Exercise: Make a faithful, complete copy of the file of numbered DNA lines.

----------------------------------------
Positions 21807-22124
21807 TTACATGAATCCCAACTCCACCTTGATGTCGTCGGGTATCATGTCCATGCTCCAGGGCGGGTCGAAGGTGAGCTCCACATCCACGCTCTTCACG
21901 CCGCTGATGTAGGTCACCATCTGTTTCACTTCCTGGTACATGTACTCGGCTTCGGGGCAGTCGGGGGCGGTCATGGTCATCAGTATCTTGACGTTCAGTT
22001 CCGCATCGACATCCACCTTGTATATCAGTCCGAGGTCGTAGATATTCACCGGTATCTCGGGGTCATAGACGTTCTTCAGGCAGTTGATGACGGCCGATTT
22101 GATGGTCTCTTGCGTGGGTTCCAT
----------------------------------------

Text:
Positions 21807-22124
21807 TTACATGAATCCCAACTCCACCTTGATGTCGTCGGGTATCATGTCCATGCTCCAGGGCGGGTCGAAGGTGAGCTCCACATCCACGCTCTTCACG
21901 CCGCTGATGTAGGTCACCATCTGTTTCACTTCCTGGTACATGTACTCGGCTTCGGGGCAGTCGGGGGCGGTCATGGTCATCAGTATCTTGACGTTCAGTT
22001 CCGCATCGACATCCACCTTGTATATCAGTCCGAGGTCGTAGATATTCACCGGTATCTCGGGGTCATAGACGTTCTTCAGGCAGTTGATGACGGCCGATTT
22101 GATGGTCTCTTGCGTGGGTTCCAT